The Journal of Arthroplasty , Volume 34 , Issue 3 , 426 - 432

The Association Between Operative Time and Short-Term Complications in Total Hip Arthroplasty: An Analysis of 89,802 Surgeries

Surace, Peter et al.
Hip

Background

It has been established by previous studies that longer operative times can lead to higher rates of complications and poorer outcomes after total hip arthroplasty (THA). However, these studies were heterogeneous, examined limited complications, and have not provided a clear time after which complications increase. The aims of this study were to (1) assess whether longer operative time increases risk of complications within 30 days of THA, (2) investigate the relationship between operative time and various complications after THA, and (3) identify possible operative times beyond which complication rates increase.

Methods

The National Surgical Quality Improvement Project database was queried to identify 89,802 procedures that were included in the final analysis. The effect of operative time on complications within 30 days was evaluated using multivariate logistic regression models. Spline regression models were created to investigate the relationship between operative time and complications.

Results

Longer operative times were associated with higher risk of readmissions (P < .001), reoperations (P < .001), surgical site infection (P < .001), wound dehiscence (P < .001), renal or systemic complications (P < .001), and blood transfusion (P < .001). A linear relationship was observed between operative time and readmission, reoperation, surgical site infection, and transfusions with increased rate of these complications when the operative time exceeded 75 to 80 minutes. Venous thromboembolic complications had a U-shaped relationship with operative time with the trough around 90 to 100 minutes.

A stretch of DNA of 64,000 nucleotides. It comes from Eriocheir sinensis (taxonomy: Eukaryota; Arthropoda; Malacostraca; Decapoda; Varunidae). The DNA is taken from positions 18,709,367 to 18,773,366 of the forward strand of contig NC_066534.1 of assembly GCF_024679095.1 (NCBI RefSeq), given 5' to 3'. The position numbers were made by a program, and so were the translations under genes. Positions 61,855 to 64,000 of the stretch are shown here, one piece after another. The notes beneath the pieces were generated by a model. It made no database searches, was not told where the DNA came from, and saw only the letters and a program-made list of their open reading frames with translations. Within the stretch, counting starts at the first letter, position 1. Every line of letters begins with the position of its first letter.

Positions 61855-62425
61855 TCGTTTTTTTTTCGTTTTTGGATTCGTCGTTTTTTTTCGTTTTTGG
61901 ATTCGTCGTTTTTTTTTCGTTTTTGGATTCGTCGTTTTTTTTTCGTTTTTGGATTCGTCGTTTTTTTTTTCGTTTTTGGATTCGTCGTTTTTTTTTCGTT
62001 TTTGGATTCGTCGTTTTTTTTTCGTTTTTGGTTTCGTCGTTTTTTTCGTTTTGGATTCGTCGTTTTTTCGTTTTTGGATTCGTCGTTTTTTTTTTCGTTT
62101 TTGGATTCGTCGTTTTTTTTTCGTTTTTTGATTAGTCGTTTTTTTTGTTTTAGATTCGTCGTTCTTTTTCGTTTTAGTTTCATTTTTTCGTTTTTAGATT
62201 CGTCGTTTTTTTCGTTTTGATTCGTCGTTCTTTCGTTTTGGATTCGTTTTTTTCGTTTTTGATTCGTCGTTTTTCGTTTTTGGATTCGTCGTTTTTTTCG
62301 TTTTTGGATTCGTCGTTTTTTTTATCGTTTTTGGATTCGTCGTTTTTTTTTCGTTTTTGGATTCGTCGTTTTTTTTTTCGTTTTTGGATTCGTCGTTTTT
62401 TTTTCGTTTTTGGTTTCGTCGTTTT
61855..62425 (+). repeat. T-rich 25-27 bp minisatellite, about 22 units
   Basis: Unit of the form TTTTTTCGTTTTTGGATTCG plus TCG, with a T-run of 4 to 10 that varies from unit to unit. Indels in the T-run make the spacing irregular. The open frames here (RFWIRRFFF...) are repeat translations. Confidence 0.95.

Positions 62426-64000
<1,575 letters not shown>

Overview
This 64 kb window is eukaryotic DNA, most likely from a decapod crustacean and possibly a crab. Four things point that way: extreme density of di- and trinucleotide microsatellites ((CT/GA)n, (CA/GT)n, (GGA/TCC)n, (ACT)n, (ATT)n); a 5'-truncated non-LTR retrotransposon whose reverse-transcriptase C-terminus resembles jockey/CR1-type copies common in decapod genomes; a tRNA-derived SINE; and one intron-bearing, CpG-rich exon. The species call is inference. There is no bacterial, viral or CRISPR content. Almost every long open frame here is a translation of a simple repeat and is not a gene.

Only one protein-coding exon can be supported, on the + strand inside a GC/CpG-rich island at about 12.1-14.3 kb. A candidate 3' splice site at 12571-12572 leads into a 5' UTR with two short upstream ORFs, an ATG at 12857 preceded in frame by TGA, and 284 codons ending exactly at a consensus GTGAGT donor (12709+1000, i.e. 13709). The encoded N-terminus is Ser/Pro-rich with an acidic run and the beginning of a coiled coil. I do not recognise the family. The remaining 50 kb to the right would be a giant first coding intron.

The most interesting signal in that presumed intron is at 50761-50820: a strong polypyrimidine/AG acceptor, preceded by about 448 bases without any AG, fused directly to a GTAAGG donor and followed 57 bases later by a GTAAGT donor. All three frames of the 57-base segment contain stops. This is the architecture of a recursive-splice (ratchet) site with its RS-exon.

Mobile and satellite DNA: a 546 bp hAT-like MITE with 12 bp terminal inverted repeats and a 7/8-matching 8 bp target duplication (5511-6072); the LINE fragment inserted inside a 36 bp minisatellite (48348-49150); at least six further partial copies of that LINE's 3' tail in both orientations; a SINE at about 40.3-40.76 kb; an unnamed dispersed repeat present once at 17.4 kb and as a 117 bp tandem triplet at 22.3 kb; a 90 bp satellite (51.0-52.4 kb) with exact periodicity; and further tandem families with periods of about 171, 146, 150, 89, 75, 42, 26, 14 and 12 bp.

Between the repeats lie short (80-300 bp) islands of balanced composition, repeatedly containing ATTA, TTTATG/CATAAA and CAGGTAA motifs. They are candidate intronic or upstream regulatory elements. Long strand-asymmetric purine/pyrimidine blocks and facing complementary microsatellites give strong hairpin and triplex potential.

Conclusion

While our findings cannot establish a clear cause and effect relation, they do suggest strong correlation between increased operative time and perioperative complications. Additionally, this study suggests an optimal time of approximately 80 minutes, as a goal for surgeons, that may be associated with less risk of complications following THA.


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